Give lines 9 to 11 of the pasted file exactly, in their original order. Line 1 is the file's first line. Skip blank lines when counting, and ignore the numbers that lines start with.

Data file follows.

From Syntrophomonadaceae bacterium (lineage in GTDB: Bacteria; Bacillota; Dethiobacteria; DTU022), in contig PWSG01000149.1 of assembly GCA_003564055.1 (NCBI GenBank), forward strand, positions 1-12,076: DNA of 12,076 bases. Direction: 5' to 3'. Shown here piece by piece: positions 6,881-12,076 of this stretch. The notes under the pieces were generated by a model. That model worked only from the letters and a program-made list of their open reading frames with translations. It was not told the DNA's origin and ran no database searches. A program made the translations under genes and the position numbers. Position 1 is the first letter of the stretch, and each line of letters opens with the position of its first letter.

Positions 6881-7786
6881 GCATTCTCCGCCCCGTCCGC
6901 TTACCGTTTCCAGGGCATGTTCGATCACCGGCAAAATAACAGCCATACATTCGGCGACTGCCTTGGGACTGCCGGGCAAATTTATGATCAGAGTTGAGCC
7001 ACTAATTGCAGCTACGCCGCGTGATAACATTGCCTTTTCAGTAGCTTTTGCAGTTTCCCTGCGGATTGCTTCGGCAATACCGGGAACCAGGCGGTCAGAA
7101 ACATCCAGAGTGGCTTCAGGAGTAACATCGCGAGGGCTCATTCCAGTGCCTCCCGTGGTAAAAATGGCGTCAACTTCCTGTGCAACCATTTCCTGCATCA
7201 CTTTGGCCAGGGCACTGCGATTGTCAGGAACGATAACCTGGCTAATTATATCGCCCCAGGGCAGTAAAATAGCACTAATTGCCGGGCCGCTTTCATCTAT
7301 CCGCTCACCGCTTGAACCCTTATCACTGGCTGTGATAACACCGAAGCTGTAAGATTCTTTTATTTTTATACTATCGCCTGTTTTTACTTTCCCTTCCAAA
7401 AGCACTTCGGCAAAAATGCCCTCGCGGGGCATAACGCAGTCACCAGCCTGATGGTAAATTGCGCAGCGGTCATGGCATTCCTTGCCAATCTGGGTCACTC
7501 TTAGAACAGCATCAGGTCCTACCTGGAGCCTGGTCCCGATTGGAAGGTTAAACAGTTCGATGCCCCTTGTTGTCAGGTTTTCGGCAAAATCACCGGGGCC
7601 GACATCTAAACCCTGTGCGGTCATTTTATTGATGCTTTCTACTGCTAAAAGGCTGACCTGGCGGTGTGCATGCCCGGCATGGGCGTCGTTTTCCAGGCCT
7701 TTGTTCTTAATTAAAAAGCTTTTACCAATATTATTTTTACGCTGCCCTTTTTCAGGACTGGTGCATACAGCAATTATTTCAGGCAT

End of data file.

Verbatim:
7401 AGCACTTCGGCAAAAATGCCCTCGCGGGGCATAACGCAGTCACCAGCCTGATGGTAAATTGCGCAGCGGTCATGGCATTCCTTGCCAATCTGGGTCACTC
7501 TTAGAACAGCATCAGGTCCTACCTGGAGCCTGGTCCCGATTGGAAGGTTAAACAGTTCGATGCCCCTTGTTGTCAGGTTTTCGGCAAAATCACCGGGGCC
7601 GACATCTAAACCCTGTGCGGTCATTTTATTGATGCTTTCTACTGCTAAAAGGCTGACCTGGCGGTGTGCATGCCCGGCATGGGCGTCGTTTTCCAGGCCT